Saturday, 10 December 2016

Avoiding Common Errors In Setting-Out Operation -Engr. Osaz' Enobakhare

The whole idea behind setting out is to ensure that the building or structure is positioned on the ground or the surface it is to be built upon in accordance to the original site plan/drawings. It naturally involves four processes which include; the planning aspect; largely involving the building drawings (i.e. site plan and floor plans accompanied by short technical and general notes). 

This activity precedes the actual marking out of the positions of the building elements on the ground as represented in the plan/drawings using various tools and equipment e.g. the compass, theodolite, measuring tapes, lines, spirit level plum, square, etc. 

While marking out, control of level is simultaneously carried out. Taking levels across the entire building area is quite tasking because of the often non-uniform nature of land surfaces. If the levels are not properly taken, it would affect the integrity of the horizontal bearing of the entire structure and may further impede on the ground dimensions and sometimes its verticality. 

Control of verticality is the last step in this all important activity. The verticality of the base structure is very important because it will invariably determine the straightness of the vertical stretch of the building or structure. 

If the foundation is not erected or constructed properly in relation to horizontal and vertical bearings, the super-structure may be poorly projected upward –making it appear slant in an awkward way when viewed from outside and when you tour the interiors of affected buildings, the dimensional inconsistencies become even more obvious.

Buildings affected by these fundamental errors are not rare, hence understanding the causes of such errors and making conscious efforts towards eliminating them during construction is very imperative. The causes of these errors are; The false assumption that our eyes are always straight hence will give us straight horizontal or vertical projections and then relying heavily on it to mark or set out straight lines or points on the ground.  

Although the eye is the most useful sense organ for carrying out setting out operation, there is no existing proof that the human eye can always give a correctly straight projection at all times. Hence it is not very reliable for such functions; therefore avoid the temptation to use it in isolation to your instruments.

Poor reading of instruments used is another error often made during setting out operations. If you read the markings of the measuring tapes wrongly at some point, you will end up transferring that error to the other parts of the building area and if you make multiple errors in this regard, you would have incurred a multiplicity of errors, thereby making a mess of the whole process. Although there are acceptable margins of error, usually between ±0.01 to ±0.25mm for perimeter length and width, deviation from the stated margin could well affect the ground dimensions of the building. Likewise the inability to properly read or take horizontal levels as well as ascertain verticality using the instruments designed for such purposes could lead to terrible departure from the original design.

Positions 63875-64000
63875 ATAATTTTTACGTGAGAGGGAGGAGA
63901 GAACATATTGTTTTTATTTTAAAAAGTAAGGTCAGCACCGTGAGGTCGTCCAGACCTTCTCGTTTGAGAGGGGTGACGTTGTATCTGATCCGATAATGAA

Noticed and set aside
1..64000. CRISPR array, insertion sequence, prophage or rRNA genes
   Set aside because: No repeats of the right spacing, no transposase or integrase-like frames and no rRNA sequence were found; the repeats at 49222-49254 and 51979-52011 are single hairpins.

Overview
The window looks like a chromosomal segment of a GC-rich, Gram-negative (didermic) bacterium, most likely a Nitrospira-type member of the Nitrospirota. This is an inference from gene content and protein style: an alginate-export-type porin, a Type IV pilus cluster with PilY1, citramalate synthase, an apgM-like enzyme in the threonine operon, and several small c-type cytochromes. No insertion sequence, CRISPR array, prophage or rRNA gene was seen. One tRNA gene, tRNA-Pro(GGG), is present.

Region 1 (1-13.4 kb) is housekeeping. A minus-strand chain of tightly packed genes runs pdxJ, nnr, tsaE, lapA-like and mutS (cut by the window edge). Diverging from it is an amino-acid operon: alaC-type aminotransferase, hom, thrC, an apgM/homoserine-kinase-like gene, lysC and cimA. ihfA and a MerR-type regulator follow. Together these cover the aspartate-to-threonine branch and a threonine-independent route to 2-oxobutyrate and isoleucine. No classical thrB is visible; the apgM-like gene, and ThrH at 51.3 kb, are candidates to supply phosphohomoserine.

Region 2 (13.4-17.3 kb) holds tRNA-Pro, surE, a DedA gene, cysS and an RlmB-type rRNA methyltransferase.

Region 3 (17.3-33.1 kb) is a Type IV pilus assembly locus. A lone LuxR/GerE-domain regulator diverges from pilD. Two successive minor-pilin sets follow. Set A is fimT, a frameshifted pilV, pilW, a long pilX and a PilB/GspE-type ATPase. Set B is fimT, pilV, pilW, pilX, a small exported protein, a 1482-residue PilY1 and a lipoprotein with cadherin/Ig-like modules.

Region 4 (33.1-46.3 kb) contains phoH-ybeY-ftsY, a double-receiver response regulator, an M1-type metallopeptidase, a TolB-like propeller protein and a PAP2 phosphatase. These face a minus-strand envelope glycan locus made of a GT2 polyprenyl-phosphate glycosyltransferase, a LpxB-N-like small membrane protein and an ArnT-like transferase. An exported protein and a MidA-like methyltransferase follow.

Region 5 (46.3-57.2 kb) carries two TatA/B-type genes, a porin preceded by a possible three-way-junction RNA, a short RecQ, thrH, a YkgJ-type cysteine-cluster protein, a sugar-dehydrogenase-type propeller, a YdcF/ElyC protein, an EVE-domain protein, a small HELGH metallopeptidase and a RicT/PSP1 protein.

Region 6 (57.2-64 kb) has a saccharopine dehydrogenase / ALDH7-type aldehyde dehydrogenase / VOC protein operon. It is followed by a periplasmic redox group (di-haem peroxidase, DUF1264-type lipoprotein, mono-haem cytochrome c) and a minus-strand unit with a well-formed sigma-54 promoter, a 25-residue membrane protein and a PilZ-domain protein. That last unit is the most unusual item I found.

L-R: Engr. Osaz' & David(Site Worker) paying attention to details on 
a construction site in Ijebu-Ode, Ogun during setting-out operation, 2016

Disregard for building regulations stipulating the minimum standards for offsets, sizes and spatial arrangement of spaces within the building and its exteriors are common errors made. For instance, to develop a residential building in most parts of Nigeria, the existing regulations states that a minimum offset/airspace of 3 metres must be allowed between the face of the building and the plot perimeter on all sides and that a minimum offset of 6 metres or more must be allowed in relation to the adjoining public infrastructure especially an access road. So if such regulations were ignored during the site planning, it may attract demolition leading to wastage.

Improper squaring is another common error. In order to avoid this error, always check for squareness of the area that is being set-out by first projecting it as if it were a rectangle and then taking diagonal measurements which should always tally with what obtains on the plan. Check for consistencies as you move from one point to another along the horizontal plane. Once you observe any inconsistency, you can easily trace the source of the error and correct it before moving on.
Poor arrangement and positioning of pegs, lines and instruments used can also promote error in the setting out process. If the distances between pegs arranged in a straight line are beyond 6m, there is likelihood that some of the pegs may either fall out of place or the lines attached to them may sag off the mark. Also, if lines are connected to pegs in an irregular manner, it may lead to avoidable errors and if adequate clearance is not provided during the operation to accommodate legroom in the case of a manual excavation, it may also give rise to post setting-out errors.

No comments:

Post a Comment